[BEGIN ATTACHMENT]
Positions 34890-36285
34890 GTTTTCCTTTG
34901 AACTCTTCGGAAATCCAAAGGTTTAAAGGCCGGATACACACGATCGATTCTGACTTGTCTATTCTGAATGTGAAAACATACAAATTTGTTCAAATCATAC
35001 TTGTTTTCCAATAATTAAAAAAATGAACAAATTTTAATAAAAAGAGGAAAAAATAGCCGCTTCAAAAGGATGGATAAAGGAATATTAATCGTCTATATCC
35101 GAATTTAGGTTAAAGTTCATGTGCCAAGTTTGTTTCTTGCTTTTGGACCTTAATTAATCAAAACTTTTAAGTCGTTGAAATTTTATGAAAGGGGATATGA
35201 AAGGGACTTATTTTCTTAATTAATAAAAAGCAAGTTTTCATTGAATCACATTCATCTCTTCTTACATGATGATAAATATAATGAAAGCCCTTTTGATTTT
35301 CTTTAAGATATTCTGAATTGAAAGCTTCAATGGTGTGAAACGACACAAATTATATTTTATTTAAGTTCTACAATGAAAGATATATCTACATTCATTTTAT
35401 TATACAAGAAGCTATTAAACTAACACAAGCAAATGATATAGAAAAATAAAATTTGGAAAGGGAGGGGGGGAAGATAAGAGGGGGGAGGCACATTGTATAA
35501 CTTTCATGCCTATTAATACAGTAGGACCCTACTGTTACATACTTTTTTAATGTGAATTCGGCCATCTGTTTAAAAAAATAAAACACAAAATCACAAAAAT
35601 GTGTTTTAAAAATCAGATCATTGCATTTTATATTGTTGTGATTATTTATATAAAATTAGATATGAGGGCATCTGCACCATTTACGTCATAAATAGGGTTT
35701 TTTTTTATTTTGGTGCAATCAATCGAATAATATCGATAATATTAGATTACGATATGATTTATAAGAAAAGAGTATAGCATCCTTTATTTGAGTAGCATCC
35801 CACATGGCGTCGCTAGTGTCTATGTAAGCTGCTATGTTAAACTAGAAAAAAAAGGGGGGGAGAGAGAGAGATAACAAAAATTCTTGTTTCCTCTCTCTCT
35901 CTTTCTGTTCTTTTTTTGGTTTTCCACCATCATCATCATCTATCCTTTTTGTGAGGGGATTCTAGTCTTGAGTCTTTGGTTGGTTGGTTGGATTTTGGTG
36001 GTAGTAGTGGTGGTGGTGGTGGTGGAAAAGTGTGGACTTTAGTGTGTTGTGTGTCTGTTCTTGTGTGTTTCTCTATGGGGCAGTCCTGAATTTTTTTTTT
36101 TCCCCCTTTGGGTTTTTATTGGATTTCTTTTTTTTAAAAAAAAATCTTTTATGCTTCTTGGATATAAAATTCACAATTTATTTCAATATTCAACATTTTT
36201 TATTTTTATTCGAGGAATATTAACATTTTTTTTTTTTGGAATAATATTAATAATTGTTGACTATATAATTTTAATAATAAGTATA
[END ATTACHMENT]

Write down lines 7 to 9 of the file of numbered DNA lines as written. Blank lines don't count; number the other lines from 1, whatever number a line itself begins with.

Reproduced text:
35301 CTTTAAGATATTCTGAATTGAAAGCTTCAATGGTGTGAAACGACACAAATTATATTTTATTTAAGTTCTACAATGAAAGATATATCTACATTCATTTTAT
35401 TATACAAGAAGCTATTAAACTAACACAAGCAAATGATATAGAAAAATAAAATTTGGAAAGGGAGGGGGGGAAGATAAGAGGGGGGAGGCACATTGTATAA
35501 CTTTCATGCCTATTAATACAGTAGGACCCTACTGTTACATACTTTTTTAATGTGAATTCGGCCATCTGTTTAAAAAAATAAAACACAAAATCACAAAAAT